MATH 521 Additional Online Reading List
Prof. Zachariah B. Etienne
Note 1: All links to Wikipedia reference versions of the article
that have been vetted by the instructor, and may be considered trustworthy.
Note 2: This reading list should be considered as a
complement to the lecture notes as well as the suggested text for
this course: (Numerical Recipes, second edition or
All material in MATH 521 builds on basic undergraduate
mathematics, and when you start this course, I assume you are
already well-versed in undergraduate mathematics.
If you need to brush up, here are some resources that may
Tips for determining how many digits of
significance you can expect from a double-precision calculation (note
Evaluating the expression according to proper order-of-operation,
check for arithmetic steps that go out of bounds for double precision
arithmetic. (Note that the smallest nonzero number is roughly plus or minus
1e-308; largest non-infinite number is roughly plus or minus
1e+308). If this happens, evaluate to zero or infinity as appropriate. You might still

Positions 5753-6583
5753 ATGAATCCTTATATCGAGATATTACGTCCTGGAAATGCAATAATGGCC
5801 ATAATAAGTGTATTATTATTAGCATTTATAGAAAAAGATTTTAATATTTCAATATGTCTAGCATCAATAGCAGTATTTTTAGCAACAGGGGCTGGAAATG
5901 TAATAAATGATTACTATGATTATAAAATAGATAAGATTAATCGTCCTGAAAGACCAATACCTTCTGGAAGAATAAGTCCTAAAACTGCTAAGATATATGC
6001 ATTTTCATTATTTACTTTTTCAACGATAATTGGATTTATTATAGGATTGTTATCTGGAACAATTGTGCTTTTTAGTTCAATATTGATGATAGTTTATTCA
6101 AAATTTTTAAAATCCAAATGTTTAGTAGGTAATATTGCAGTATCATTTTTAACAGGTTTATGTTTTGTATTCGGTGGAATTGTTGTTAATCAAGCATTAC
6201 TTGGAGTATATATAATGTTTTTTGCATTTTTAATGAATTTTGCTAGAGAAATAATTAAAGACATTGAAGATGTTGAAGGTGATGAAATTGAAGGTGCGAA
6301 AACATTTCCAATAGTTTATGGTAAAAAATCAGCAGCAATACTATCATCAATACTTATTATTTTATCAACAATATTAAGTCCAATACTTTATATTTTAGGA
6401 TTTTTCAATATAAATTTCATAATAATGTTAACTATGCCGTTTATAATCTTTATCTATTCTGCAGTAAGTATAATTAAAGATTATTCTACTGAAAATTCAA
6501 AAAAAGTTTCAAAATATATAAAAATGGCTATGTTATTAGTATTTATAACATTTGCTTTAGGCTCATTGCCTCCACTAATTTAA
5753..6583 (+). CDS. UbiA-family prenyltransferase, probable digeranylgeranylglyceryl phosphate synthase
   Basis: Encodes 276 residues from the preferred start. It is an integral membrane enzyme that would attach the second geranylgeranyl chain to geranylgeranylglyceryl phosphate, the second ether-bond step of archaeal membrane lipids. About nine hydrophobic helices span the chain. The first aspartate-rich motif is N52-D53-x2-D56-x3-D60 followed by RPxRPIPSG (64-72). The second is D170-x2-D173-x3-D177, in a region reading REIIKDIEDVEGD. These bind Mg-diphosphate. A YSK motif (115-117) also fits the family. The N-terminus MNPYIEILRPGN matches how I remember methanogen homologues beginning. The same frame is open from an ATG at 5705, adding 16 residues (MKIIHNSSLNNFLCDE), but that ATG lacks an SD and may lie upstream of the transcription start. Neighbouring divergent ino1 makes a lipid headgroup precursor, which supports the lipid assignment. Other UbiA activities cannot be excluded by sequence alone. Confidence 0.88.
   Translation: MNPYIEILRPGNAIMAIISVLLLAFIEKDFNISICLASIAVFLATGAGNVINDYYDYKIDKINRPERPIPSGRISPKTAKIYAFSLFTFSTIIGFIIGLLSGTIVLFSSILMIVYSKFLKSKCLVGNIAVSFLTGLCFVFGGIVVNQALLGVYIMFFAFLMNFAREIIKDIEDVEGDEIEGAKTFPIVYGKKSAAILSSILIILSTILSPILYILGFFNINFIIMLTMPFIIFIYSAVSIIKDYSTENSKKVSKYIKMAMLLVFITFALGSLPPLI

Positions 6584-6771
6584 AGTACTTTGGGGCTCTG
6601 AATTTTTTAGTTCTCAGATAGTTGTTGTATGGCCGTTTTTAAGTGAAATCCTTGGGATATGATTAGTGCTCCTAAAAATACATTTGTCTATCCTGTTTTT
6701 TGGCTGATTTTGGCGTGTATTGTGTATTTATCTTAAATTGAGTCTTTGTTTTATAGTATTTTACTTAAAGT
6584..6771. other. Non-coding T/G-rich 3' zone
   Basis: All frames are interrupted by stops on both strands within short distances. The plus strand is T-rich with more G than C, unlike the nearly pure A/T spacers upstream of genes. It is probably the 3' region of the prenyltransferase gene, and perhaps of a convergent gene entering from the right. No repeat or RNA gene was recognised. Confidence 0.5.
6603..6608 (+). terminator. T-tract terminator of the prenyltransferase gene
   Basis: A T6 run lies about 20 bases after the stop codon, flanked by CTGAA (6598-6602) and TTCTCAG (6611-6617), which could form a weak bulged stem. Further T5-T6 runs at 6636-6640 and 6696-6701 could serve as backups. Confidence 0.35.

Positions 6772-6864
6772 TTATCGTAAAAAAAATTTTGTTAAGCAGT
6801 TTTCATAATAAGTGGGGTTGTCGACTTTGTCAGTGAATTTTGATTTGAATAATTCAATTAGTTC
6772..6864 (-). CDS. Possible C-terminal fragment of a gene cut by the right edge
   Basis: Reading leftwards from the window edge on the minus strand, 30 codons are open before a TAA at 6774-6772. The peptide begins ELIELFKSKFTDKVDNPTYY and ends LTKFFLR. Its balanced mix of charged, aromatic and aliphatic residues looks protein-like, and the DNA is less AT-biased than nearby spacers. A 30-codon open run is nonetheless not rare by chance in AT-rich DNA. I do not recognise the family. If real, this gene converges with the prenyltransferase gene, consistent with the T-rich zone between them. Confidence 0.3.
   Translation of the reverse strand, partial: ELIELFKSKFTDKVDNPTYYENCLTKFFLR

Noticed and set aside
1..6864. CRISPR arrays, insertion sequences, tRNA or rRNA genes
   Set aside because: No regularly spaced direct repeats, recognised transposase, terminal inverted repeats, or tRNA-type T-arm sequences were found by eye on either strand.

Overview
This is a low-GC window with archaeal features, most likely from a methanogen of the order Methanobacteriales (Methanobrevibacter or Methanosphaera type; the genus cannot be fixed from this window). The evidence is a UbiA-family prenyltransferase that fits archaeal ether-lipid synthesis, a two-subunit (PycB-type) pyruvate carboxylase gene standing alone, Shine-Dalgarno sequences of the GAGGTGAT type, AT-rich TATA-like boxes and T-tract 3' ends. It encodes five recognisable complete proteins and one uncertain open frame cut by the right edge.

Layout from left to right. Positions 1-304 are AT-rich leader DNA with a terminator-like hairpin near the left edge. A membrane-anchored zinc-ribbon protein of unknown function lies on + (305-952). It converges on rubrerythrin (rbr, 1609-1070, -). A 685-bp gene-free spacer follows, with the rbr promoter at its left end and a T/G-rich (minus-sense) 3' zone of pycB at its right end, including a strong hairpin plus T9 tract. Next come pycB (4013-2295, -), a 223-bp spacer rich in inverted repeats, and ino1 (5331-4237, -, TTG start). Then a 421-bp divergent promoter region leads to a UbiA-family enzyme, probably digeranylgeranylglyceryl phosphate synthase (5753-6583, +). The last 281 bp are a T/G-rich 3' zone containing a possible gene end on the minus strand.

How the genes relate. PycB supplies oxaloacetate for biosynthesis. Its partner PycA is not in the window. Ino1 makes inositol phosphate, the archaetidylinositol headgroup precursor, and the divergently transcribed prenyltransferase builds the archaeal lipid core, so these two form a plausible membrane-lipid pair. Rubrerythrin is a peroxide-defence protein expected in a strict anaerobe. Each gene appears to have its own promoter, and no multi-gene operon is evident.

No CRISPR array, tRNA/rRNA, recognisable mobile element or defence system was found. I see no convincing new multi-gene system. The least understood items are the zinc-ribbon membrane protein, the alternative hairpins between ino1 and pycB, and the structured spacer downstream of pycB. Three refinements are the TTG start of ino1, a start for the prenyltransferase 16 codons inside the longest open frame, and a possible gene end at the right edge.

retain some digits of significance.
Check for catastrophic cancellation.
Check for numbers that are exactly representable by double
precision. If these exist, they are
known to an infinite number of significant digits. If not, they are
generally known to only 15--16 significant digits.
Dividing two numbers that are identical to all significant digits
will yield one exactly.
Subtracting two numbers that are identical to all significant digits
will yield zero exactly.
Please contact the instructor if you would like to contribute further tips.
When the following expressions are evaluated by the computer,
to how many significant decimal digits will the numerical result
agree with the exact result? In computing the "exact result", you
are to assume all numbers given are valid to infinitely many
significant digits. E.g., 2.15 = 2.1500000000..... In computing the
``numerical result'', you are to assume that unless otherwise
specified (e.g., ``1 is exact''), each number written
below can be represented to only 16 significant digits, and that
IEEE 754 standard-compliant double precision arithmetic is applied.
We use computer scientific notation, such that, e.g.,
5.63e12 = 5.63 x 1012.
Your answer will consist of a single number (infinity
is an acceptable number), and answers will be accepted so long as
they are correct within 1 decimal digit.